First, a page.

Building bridges across the leader divide

Unlike R.T. Rybak and Peter McLaughlin, I see the need to groom and look at young minorities as potential leaders.

The recent closing of the University’s General College constitutes an attack on current and potential minority students, and with that on minority communities. It will severely limit access to advanced degrees, and therefore advanced opportunities, for minorities. Many of the professionals who work and serve in our communities wouldn’t be where they are now if not for General College.

With this election year, we have an opportunity to potentially support numerous minorities in running for public office, but there are next to no places where young minorities are being prepared for this work. General College was a primary place in the Twin Cities for developing young minorities for future leadership for office, but now that’s gone.

Neither Minneapolis Mayor R.T. Rybak nor his Democratic-Farmer-Labor Party rival Peter McLaughlin see the need to nurture a future local leadership from our minority communities. Oftentimes, they use the label of “progressive” to get votes from low-income people, minorities and first-generation college students.

However, there is more needed than a label to be progressive – people have to know who you are and see you working in their communities. Many times in my campaign, I’ve talked with many people who don’t know the name of the current mayor and who have never heard of McLaughlin.

For example, McLaughlin came to a couple ofcommunity forums about the impending closing of General College. He said, “Hello,” made a speech, shook some hands and then left. Rybak never showed up at any of these forums. Not only did I go to every event concerning the college-closing issue that I was invited to and spoke at every event, but also many who participated in these forums were people I have worked with side by side.

Too often, we spend our time as minorities educating white people about our issues. They thank us for the education and tell us what a good job we’re doing. However, they rarely apply these lessons in their leadership.

This is the case with both Rybak and McLaughlin. Most of the people who are working in their mayoral campaigns as staff members and volunteers are white. Now, how many of these people are working in these campaigns out of a commitment to the community, and how many are working for personal or political gain? Instead of recruiting minorities, low-income people and other people from the variety of communities that make up Minneapolis, Rybak and McLaughlin are reproducing the same old homogenous leadership through their workers – leadership that does not reflect the multiplicity of our communities.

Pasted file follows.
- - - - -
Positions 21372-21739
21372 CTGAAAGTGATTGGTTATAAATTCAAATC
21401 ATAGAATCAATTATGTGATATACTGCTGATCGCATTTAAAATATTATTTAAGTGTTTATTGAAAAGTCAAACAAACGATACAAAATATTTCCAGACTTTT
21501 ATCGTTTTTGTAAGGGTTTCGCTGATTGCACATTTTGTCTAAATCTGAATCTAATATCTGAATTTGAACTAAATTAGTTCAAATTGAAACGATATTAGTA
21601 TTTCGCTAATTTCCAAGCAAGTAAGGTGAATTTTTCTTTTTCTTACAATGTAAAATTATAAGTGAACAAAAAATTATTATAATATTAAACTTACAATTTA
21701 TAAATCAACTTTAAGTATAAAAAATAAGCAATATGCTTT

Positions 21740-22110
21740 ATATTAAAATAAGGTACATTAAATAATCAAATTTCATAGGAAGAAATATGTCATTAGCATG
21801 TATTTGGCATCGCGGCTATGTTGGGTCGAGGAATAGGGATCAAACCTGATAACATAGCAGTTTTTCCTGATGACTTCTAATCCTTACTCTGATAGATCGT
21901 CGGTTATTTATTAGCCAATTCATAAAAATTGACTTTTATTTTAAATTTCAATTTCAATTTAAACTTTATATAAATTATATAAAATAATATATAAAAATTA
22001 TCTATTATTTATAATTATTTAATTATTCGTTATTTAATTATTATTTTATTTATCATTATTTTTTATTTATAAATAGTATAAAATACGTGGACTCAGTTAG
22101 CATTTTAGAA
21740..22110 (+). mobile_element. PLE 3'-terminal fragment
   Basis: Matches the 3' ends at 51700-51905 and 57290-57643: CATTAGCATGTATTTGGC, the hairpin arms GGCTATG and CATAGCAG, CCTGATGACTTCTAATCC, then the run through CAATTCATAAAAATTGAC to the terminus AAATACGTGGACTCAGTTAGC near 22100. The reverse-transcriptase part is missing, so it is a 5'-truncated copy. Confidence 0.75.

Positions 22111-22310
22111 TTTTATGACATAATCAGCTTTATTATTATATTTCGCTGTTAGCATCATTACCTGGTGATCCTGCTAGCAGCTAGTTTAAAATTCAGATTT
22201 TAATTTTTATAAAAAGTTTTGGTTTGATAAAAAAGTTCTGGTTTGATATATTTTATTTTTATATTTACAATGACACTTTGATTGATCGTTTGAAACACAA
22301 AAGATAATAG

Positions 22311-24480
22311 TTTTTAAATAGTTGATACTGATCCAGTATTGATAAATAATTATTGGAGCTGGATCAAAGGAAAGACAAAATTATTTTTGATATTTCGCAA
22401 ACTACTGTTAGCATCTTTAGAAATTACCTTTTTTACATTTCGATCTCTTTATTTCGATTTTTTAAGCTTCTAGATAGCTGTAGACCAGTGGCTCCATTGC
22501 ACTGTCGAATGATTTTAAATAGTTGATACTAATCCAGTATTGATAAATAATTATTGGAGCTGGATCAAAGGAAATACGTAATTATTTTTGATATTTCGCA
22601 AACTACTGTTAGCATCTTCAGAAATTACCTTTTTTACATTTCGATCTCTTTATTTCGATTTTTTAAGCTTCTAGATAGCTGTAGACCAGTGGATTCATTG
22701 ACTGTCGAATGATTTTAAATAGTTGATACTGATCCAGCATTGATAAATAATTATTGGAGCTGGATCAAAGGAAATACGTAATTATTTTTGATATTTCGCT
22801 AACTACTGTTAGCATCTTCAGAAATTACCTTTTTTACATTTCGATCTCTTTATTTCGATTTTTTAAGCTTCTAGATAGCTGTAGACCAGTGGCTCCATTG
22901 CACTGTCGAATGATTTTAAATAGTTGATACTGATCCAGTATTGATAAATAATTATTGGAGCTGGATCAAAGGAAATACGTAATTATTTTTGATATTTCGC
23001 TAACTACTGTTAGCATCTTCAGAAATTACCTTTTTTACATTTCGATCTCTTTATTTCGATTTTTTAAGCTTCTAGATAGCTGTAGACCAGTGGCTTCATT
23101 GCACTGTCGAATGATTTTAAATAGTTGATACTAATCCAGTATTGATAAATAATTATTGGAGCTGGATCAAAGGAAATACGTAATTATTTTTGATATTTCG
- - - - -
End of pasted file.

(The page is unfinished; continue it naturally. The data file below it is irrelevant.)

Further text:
Rybak often brags about how there are 81 languages spoken in the city of Minneapolis. Of those languages, how many does he or McLaughlin speak? There are very large Somali, Hmong and Latino communities in this city. Where are people from these communities in Rybak’s or McLaughlin’s campaigns and office staff?

Unfortunately, General College was reflective of those communities and now no longer exists. Through General College, students could control their own career path and design their own degrees. Not only did students get support, they were free within the program to take any direction in life they chose.

In the end, my candidacy is more than just lamenting the loss of General College, and it’s not about attacking Rybak and McLaughlin.

It’s about starting a movement in which the people are in control of our government. Where many people can experience the democracy that few in power have taken for granted, where rhetoric does not supercede substance. My concern is that communities are becoming more apathetic in allowing power to be taken from us. In addition, those of us who work in social justice have had more limitations placed on our work and on us.

I’ve always believed that prevention is better than a cure. So before it became too late, I wanted to run for office. I wanted both Rybak and McLaughlin to realize that they can’t take the votes of our communities for granted; my goal is to be elected as mayor of

Minneapolis and make a statement along the way: If you don’t discuss the nonglamorous issues, you’re perpetuating the apathy that’s plaguing our communities. And if you do that, you’re also not tackling institutional racism.

One of the ways I would address institutional racism is to look at young minorities as potential leaders and groom them, nurturing them to become amazing leaders in the struggle to end poverty and racism. With the closing of General College, that will be a tougher task to accomplish. Hopefully as mayor of Minneapolis, my leadership will be able to make that impact.

Farheen Hakeem is a Green Party candidate for Minneapolis mayor. Please send comments to [email protected]